Studies Point to New Way to Identify ADHD
A pair of studies of the brain activity and hand movements of children with Attention Deficit Hyperactivity Disorder may point to more accurate ways to measure the cause and severity of their problems.
The research, conducted at the Kennedy Krieger Institute In Baltimore and the Cincinnati Children's Hospital Medical Center and published in the current issue of Neurology, the journal of the American Academy of Neurology, found that children with ADHD show lower ability to control voluntary and involuntary muscle movements than children without ADHD.
The findings provide more evidence for the neurological cause of the disorder, and may also provide the first objective way to predict the severity of a child's symptoms, which could lead to more accurate identification and treatment for ADHD, the most commonly diagnosed child behavioral disorder. Children with ADHD show developmental delays in balance, motor control and behavior, and frequently show difficulty concentrating, sitting still in class and otherwise behaving in age-appropriate ways.
"The problem right now is ADHD is something diagnosed based on symptoms ... but it's not something that's diagnosed physiologically," said research team leader Dr. Stewart Mostofsky, a pediatric neurologist and the director of the Laboratory for Neurocognitive and Imaging Research at the Kennedy Krieger Institute. Most current assessments for ADHD rely on qualitative measures, such as behavior checklists filled out by parents or teachers. "It's subjective. In most medical diagnosis, ideally you are able to measure physiologically."
In the first study, the researchers asked 50 right-handed children between the ages of 8 and 14—half of whom were diagnosed with ADHD—to perform a finger-tapping sequence in which they touched each finger to the thumb in order, alternating hands across 10 repetitions of the exercise. During the exercise, researchers tracked muscle movements on the child's opposite hand.
The researchers were looking for "overflow" movements, unintended and unneeded movements that accompany voluntary movements. Among these is the "mirror overflow," a strong tendency for a person to move bilaterally. It's a natural developmental stage, Dr. Mostofsky said, and it's "why young children have difficulty patting their head and rubbing their stomach at the same time."
Typical children start to grow out of this mirroring in their tween years, but as the researchers found, children with ADHD still show twice as many mirroring movements. In boys with ADHD, mirror movements were four times as high as typically developing children, which Dr. Mostofsky said could point to faster motor-skill development in girls.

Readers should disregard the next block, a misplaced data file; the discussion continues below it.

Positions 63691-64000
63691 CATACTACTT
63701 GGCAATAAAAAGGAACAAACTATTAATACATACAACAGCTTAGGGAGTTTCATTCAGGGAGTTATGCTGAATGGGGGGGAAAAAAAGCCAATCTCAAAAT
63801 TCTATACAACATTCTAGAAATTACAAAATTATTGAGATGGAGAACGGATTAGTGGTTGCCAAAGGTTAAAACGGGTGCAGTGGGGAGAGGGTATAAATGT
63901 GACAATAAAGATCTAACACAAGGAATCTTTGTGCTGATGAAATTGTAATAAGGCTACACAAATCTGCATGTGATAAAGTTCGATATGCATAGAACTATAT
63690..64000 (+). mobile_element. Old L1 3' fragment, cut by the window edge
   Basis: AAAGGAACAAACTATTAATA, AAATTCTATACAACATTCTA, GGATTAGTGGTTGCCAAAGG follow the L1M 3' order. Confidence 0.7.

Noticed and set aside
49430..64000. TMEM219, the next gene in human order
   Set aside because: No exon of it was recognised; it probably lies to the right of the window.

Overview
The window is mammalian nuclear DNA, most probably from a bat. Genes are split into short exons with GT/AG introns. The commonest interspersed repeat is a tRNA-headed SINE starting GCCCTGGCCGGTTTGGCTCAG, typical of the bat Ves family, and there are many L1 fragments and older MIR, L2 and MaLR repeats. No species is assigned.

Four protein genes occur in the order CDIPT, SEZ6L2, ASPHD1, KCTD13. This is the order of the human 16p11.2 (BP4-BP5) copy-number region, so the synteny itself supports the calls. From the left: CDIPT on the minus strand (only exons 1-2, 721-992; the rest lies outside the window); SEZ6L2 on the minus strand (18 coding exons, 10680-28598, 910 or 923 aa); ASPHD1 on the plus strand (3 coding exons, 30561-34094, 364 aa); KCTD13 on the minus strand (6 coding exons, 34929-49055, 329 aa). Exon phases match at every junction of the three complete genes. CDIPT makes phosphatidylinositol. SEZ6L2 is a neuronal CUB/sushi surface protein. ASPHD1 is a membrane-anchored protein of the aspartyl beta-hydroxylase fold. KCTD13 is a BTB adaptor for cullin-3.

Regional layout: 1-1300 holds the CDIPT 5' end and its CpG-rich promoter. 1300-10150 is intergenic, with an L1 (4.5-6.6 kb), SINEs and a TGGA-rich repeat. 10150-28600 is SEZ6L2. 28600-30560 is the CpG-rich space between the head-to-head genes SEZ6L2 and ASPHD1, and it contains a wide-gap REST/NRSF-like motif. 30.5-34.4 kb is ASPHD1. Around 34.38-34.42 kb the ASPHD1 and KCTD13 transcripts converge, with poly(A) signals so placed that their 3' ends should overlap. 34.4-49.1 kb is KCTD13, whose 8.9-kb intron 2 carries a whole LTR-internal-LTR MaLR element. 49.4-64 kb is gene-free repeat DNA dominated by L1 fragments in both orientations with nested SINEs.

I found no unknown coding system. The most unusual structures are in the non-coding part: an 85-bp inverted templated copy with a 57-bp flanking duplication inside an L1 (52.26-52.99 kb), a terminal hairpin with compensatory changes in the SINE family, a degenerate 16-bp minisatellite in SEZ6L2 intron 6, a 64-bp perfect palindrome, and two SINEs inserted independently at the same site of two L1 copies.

In a second, related study, researchers used transcranial magnetic stimulation to deliver electromagnetic pulses to the motor cortices of 49 right-handed children with and 49 without ADHD, all in the same age range as the first group. "If I was to stimulate motor cortex with a [strong] pulse, you will get a twitch in the hand," Dr. Mostofsky explained, but a weaker pulse would activate the brain's response to inhibit involuntary movements. So, the researchers paired a weak pulse with a stronger one a few moments later, and measured the inhibition of actual muscle activity in the child's hand. Then, they compared this to the activity caused simply by a single strong pulse. The difference between the two measures is the "short-interval cortical inhibition," or SICI, and it measures how well the child can stop unintended movements.
As it turns out, children with ADHD had 40 percent lower mean SICI measures than their peers, and the lower their neurological inhibition, the more severe their behavioral symptoms.
"That decrease [in SICI] was fairly robustly predictive" of ADHD, Dr. Mostofsky said. "It suggests the problems children with ADHD have with controlling their actions, their behavior and concentration show up even at the level of basic motor control.... We now have some kind of quantifiable measure of this disinhibition."
The link between physical and mental control makes sense, he said. "It's thought that ... children with ADHD have difficulty inhibiting themselves from paying attention to more interesting things in their environment," he said. "When you have to pay attention, your ability to control attention is very closely related to your ability to control your actions. We move toward things we're interested in engaging in, even moving our eyes toward something we are interested in."
The SICI measure, he said, may eventually help researchers determine ways to identify children with ADHD early and measure whether different interventions are more effective for different groups of children with ADHD.